The motto for the Puerto Rico Medical Emergencies Corps is "Nuestra Vida es Salvar Vidas" ("Our Life is to Save Lives").[6]

NCEMPR worked in conjunction with the Department of Health and the Hospital Coalition to update its operational plans to ensure readiness to respond to hurricanes.[7]

In April 2017, governor Ricardo Rosselló signed into law the creation of the Puerto Rico Department of Public Safety which unified, under an umbrella organization, all government agencies responsible for law enforcement and emergency response in Puerto Rico. All agencies became bureaus of the department.[8]

In 2019, Governor Wanda Vázquez Garced restored the 30 days of vacation for the employees of the bureau, which had been reduced to 15 days per year by the previous governor, Ricardo Rosselló.[9]

In 2019 the bureau had 624 employees,[1] but with a total of only 570 paramedics, the lowest in its history. Many believed this was due to austerity cuts.[10] The average ambulance response time is 20 minutes, double the amount of time if the bureau were able to follow best practices.[11]

See also[edit]

References[edit]

  1. ^ a b "Emergencias Médicas: 50 aniversario en medio de retos de urgencia [Medical Emergencies: 50 year anniversary in the midst of urgent challenges]". El Nuevo Dia. May 18, 2019. Archived from the original on December 14, 2019. Retrieved January 6, 2020.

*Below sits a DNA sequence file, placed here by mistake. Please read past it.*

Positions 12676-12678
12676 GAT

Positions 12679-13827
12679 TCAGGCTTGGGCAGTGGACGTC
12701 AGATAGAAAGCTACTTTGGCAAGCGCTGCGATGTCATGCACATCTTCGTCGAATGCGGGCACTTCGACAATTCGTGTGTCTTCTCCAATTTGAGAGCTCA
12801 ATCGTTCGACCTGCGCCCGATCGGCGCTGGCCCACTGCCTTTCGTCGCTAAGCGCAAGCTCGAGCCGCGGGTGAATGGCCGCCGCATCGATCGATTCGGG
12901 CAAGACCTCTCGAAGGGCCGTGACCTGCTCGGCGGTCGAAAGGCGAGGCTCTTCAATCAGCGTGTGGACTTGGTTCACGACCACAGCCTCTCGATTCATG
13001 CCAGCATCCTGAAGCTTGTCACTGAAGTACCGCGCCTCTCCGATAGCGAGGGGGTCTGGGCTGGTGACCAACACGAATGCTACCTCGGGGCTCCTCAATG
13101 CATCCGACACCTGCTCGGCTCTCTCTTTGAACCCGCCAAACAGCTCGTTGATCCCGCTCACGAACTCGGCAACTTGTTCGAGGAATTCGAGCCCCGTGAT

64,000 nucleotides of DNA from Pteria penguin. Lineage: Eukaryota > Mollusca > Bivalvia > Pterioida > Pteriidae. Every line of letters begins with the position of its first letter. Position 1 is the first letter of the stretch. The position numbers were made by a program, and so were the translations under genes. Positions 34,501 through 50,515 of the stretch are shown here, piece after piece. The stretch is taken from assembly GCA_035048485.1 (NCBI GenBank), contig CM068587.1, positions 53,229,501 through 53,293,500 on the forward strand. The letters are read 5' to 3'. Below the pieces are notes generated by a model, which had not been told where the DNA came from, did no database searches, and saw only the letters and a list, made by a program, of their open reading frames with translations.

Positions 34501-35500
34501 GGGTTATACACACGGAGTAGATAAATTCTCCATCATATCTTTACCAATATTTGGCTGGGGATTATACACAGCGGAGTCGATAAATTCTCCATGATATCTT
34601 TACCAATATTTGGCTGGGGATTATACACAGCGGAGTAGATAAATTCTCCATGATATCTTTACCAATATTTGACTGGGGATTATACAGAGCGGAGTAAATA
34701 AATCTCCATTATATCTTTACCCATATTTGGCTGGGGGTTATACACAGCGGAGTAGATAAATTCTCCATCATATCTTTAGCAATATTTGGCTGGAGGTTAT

2. ^ "CEMPR Operations Manual" (PDF). cempr.pr.gov. Government of Puerto Rico. Archived (PDF) from the original on 29 March 2018. Retrieved 6 January 2020.
  3. ^ "Senado confirma a Guillermo Torruella como el comisionado de Emergencias Médicas [Senate confirms Guillermo Torruella as Medical Emergencies Commissioner]". Primera Hora (in Spanish). May 17, 2018. Archived from the original on December 14, 2019. Retrieved January 6, 2020.
  4. ^ "Operational zones". www.cempr.pr.gov (in Spanish). Archived from the original on September 24, 2019. Retrieved September 24, 2019.
  5. ^ "Archived copy". Archived from the original on 2019-12-14. Retrieved 2020-01-06.CS1 maint: archived copy as title (link)
  6. ^ "Dispatching flowchart" (PDF). cempr.pr.gov. Government of Puerto Rico. Archived (PDF) from the original on 3 March 2019. Retrieved 6 January 2020.
  7. ^ "Governor Wanda Vazquez Assures Government is Prepared for Dorian". The Weekly Journal. Archived from the original on 2019-12-14. Retrieved 2020-01-06.
  8. ^ "Archived copy". Act No. 20 of 2017 (in Spanish). Archived from the original on 2019-09-23. Retrieved 2019-09-24.
  9. ^ "Los empleados de Emergencias Médicas volverán a tener 30 días de vacaciones [Emergency Medical Service employees will again have 30 vacation days]". El Nuevo Dia. October 21, 2019. Archived from the original on December 14, 2019. Retrieved January 6, 2020.
  10. ^ "En crisis los paramédicos locales [Local paramedics in crisis]". El Nuevo Dia (in Spanish). July 5, 2019. Archived from the original on December 14, 2019. Retrieved January 6, 2020.
  11. ^ "Paramédicos llegan tarde a escenas por culpa de la austeridad fiscal [Paramedics arriving late to accidents blamed on fiscal austerity measures]". El Nuevo Dia (in Spanish). September 5, 2019. Archived from the original on December 14, 2019. Retrieved January 6, 2020.